This old-school root vegie may be new to some of you, but your body will love it! Parsnip’s slightly sweet, nutty flavour serves up fibre, folate and potassium, along with vitamins C and K. Immunity-boosting vitamin C is a winter must, as it helps reduce the impact of the common cold. And when you’re well and active, you’ll need vitamin K for blood clotting, bruise healing and strong bones.
It’s a fact…
1/2 cup roast parsnip provides 3.3g fibre and just 220kJ (53 cal).
Before sugar was widely available, Europeans used parsnips to sweeten jams and cakes.
Pick the best
Choose firm parsnips with a smooth, undamaged surface. Avoid large straggly roots, which tend to be hard and flavourless. Store parsnips in a plastic bag in the crisper and use within two weeks. Prepare this veg as you would carrots: Peel them if the skin is tough, otherwise just scrub, trim and cook!
Three scrumptious ways with parsnips
Roast ribbons: Peel parsnip into ribbons and place on a baking tray. Spray with olive oil; season with paprika and black pepper. Roast for 15 to 20 minutes, or until crisp and golden. Use ribbons to garnish salads, stir-fried vegies or mashed potato.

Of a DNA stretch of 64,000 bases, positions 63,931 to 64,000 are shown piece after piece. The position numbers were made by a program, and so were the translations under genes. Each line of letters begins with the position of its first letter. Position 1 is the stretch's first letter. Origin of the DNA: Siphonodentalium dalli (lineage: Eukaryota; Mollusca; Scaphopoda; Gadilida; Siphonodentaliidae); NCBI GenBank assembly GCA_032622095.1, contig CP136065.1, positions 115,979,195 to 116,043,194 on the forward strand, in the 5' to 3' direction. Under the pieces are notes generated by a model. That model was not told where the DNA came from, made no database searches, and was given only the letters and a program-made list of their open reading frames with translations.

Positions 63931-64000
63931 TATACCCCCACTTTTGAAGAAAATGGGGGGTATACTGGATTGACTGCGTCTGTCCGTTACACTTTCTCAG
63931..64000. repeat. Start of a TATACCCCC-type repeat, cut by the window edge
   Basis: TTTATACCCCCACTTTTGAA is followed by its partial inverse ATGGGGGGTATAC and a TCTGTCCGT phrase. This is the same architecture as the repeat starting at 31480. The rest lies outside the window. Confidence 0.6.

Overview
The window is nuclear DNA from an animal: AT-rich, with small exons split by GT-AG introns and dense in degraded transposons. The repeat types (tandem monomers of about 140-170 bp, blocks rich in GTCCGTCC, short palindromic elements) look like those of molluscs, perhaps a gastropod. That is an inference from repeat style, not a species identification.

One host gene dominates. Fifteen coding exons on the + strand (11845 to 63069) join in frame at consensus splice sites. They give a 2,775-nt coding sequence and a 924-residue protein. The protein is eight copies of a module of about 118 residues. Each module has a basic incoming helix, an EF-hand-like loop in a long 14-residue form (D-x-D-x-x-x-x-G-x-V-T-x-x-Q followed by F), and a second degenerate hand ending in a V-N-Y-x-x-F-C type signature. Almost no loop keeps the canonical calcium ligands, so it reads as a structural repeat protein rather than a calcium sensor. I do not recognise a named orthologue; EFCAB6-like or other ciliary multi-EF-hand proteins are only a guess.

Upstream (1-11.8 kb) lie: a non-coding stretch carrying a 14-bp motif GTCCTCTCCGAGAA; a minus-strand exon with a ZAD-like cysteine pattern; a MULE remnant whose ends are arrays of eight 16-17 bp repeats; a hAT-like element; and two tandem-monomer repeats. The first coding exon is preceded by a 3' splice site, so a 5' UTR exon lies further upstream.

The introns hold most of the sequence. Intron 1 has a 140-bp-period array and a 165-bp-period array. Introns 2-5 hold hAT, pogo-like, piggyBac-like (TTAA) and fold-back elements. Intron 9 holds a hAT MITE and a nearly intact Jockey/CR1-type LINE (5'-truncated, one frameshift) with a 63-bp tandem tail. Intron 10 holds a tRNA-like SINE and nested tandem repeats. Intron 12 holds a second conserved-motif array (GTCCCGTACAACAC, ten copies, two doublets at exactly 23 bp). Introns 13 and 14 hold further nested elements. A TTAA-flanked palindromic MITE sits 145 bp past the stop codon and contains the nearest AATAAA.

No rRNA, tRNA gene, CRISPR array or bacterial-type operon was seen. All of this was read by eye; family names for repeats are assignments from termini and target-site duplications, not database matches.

Glaze of glory: Give roast veg the royal treatment with this deliciously sweet glaze: Toss peeled, chopped parsnips with black pepper and 1 tbs of maple syrup. Roast for 30 minutes, or until golden, and sprinkle with toasted sesame seeds.
‘Carrot’ cake: Next time you make carrot cake, swap the carrots for parsnips. As close cousins, these vegies have a similar taste and texture, and they work beautifully with warming spices, such as ginger, nutmeg and cinnamon.